Date of Degree
PhD (Doctor of Philosophy)
Ned B. Bowden
This thesis discuses two very different projects. In the first project, synthesizing a polymer with the potential to release H2S. This was accomplished through the copolymerization of L-lactide and lactide monomers that has been functionalized with 4-hydroxythiobenzamide which is known to release H2S in vivo. The synthesis of the functionalized monomer required the development of a new method to attach functional groups to a derivative of L-lactide, which involved the addition of a thiol to an alpha- beta-unsaturated lactide using catalytic I2. After polymerization, the molecular weight of the copolymers ranged from 8 to 88 kg mol-1 with PDIs below 1.50. These polymers have the ability to be loaded with different amounts of thiobenzamide by controlling the ratio of the functionalized monomer with L-lactide during polymerization. The copolymers were fabricated into two sizes of microparticles with average diameters of 0.52 and 12 µm. The degradation of the smaller microparticles was studied in a PBS buffered solution at pH 7.4 which showed the slow release of the thiobenzamide over a 4 week period. These microparticles are the first to show potential to deliver H2S over a period of weeks. This research addresses a critical need in the field of H2S in medicine where no method exists to release H2S in vivo at times over a few hours.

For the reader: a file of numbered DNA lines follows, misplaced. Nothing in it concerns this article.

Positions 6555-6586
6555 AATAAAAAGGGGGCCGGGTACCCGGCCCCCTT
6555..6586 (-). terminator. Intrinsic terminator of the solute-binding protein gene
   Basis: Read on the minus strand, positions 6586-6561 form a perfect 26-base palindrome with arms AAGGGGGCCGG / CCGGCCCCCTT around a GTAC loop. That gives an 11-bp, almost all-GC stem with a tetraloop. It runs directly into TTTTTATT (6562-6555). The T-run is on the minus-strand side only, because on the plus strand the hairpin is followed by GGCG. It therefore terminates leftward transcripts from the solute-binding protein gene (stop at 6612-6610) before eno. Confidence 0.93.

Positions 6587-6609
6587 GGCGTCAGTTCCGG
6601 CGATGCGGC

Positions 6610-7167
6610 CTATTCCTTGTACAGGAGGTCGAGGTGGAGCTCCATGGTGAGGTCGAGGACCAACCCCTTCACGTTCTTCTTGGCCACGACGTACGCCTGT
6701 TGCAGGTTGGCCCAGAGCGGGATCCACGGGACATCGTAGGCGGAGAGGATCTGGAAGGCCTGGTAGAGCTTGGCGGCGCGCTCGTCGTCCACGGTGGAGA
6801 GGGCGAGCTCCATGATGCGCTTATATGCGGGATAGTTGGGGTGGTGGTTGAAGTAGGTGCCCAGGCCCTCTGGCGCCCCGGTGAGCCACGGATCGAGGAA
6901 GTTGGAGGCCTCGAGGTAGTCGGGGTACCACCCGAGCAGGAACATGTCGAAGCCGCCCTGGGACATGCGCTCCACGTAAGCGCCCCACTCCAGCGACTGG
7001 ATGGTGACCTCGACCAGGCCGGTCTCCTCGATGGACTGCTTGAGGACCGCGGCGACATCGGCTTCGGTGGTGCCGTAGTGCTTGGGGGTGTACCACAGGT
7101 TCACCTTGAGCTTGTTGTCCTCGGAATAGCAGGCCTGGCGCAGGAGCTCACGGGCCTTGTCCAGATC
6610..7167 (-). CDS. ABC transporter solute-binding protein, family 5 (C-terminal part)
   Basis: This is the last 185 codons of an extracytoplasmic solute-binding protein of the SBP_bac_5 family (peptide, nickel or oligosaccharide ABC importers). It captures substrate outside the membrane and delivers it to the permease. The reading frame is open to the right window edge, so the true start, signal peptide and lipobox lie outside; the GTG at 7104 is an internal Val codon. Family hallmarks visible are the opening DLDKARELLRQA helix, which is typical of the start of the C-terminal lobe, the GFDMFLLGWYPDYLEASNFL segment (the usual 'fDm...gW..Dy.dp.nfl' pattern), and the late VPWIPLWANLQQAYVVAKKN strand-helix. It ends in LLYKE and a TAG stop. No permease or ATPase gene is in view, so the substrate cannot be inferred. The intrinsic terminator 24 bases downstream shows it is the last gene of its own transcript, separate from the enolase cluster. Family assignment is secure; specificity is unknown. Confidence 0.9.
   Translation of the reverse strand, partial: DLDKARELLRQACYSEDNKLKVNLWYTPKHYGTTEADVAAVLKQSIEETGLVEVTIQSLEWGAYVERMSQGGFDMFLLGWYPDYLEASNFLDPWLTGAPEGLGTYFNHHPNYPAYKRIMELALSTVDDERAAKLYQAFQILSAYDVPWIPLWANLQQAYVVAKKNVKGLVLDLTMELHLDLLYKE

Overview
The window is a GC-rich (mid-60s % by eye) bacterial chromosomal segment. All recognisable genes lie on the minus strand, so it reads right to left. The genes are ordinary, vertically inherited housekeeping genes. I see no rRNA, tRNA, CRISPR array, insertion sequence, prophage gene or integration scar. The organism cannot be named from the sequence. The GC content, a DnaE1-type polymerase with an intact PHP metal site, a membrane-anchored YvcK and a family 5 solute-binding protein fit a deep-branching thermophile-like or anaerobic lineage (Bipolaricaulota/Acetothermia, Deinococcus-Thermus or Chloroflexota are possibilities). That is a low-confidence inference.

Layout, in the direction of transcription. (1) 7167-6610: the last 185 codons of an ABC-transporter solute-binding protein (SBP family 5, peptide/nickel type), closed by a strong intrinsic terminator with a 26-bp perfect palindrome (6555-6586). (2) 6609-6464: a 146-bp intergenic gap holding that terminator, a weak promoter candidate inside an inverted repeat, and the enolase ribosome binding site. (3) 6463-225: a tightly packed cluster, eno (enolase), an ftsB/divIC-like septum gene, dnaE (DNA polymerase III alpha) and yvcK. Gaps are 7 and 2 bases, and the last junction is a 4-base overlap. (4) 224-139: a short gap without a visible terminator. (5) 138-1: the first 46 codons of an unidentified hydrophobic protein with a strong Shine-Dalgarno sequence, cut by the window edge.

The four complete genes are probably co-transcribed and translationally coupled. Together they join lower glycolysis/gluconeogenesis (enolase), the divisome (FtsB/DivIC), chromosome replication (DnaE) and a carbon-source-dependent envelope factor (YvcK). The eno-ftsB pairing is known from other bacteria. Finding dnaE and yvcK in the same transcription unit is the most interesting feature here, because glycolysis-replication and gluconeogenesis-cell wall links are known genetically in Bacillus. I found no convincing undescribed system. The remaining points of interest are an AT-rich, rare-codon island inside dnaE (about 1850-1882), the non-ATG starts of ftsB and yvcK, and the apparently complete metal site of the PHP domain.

In the second project dicyclopentadiene was polymerized with Grubbs first generation catalyst and fabricated into highly cross-linked membranes with a thickness of 100 µm. The flux of twenty-one molecules with varying polarities and molecular weights ranging from 101 to 583 g mol-1 were studied. Molecules that permeated these membranes had flux rates of 10-5 to 10-6 mol cm-2 h-1 but molecules that did not permeate these membranes had flux rates 104 to 105 times slower. The large difference in flux did not have a strong correlation to molecular weight or solubility in the membrane. However, there was a strong correlation to the cross-sectional areas of the molecules. Cross-sectional area is the smallest two-dimensional rectangle determined by molecular modeling. The cross-sectional area cut-off of the membranes was determined to be between 0.38 and 0.50 nm2. This property gives these membranes the selectivity to successfully separate constitutional isomers, such as tributylamine and triisobutylamine. The membranes have also been used to separate organic products from expensive catalyst and ligands as well as different fatty acids from each other as their respective amine salts.
Hydrogen Sulfide, Polydicyclopentadiene
xii, 144 pages
Includes bibliographical references (pages 131-144).
Copyright 2014 Tyler R. Long